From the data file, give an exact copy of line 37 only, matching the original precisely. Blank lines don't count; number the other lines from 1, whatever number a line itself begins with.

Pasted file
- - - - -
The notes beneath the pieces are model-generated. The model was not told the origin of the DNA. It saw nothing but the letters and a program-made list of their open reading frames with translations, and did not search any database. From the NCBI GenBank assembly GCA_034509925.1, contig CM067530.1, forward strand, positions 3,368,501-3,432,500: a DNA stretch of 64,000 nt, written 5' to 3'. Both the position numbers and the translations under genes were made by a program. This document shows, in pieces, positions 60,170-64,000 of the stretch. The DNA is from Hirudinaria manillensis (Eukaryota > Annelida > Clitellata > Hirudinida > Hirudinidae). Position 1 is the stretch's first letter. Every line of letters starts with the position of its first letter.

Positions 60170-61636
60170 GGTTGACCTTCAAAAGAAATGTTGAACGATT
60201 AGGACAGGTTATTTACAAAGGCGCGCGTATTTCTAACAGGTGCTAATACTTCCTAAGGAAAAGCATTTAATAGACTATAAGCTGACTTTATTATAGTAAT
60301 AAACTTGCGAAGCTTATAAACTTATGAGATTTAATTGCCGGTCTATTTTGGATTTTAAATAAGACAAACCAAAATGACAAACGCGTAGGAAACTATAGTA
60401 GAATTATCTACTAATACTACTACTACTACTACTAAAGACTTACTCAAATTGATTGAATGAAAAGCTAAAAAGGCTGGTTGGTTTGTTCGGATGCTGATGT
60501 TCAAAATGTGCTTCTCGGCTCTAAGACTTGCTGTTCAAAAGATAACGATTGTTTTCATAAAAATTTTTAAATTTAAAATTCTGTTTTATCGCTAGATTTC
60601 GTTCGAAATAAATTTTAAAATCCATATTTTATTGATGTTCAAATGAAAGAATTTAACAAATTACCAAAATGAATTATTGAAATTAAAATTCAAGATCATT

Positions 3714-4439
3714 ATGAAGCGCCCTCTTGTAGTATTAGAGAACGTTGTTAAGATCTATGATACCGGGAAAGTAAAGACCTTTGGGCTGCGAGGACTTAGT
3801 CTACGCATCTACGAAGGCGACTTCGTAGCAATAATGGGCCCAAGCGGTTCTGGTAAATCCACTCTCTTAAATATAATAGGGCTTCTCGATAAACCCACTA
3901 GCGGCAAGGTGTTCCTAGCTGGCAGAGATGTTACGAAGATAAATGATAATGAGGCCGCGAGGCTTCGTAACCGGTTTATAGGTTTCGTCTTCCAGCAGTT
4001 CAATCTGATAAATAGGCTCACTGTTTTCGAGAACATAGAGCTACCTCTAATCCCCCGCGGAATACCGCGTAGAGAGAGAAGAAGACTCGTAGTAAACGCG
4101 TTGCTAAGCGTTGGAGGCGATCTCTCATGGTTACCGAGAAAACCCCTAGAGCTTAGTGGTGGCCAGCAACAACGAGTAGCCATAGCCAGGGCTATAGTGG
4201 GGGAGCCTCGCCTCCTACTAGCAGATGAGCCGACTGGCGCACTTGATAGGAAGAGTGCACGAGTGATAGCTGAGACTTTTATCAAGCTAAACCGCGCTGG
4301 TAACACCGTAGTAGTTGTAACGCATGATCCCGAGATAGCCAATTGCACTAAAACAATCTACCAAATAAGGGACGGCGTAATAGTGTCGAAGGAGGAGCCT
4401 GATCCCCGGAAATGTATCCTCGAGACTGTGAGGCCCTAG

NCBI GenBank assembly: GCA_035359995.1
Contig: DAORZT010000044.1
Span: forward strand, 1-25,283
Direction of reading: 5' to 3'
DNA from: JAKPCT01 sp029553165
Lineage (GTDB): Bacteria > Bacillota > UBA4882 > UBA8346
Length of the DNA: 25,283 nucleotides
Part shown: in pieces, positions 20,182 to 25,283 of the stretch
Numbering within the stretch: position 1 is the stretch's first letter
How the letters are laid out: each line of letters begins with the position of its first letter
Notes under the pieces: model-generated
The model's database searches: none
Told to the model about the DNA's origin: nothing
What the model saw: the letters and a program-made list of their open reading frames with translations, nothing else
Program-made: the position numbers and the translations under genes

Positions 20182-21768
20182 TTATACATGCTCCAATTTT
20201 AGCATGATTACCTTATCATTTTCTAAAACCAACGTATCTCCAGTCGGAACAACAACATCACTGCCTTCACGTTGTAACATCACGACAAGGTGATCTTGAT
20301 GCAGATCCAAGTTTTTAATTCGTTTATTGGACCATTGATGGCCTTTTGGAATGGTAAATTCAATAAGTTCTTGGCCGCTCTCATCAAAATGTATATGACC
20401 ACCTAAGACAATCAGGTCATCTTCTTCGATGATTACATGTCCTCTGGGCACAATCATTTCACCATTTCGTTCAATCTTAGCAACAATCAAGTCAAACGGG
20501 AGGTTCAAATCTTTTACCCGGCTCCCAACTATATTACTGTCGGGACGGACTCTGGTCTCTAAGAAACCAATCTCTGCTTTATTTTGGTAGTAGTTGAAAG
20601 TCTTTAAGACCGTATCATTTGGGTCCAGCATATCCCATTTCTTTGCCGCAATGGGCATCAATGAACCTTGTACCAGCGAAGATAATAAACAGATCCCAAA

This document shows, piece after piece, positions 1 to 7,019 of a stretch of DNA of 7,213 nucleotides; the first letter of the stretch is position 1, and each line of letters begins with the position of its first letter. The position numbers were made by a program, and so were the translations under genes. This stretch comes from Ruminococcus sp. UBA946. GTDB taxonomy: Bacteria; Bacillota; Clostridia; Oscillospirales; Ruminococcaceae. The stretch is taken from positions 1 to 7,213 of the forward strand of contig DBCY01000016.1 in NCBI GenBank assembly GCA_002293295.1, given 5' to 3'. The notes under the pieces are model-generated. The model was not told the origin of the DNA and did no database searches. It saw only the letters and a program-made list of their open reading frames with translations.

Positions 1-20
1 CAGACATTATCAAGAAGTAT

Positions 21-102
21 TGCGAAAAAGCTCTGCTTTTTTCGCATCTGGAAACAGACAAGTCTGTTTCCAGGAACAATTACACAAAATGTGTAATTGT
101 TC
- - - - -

20401 ACCTAAGACAATCAGGTCATCTTCTTCGATGATTACATGTCCTCTGGGCACAATCATTTCACCATTTCGTTCAATCTTAGCAACAATCAAGTCAAACGGG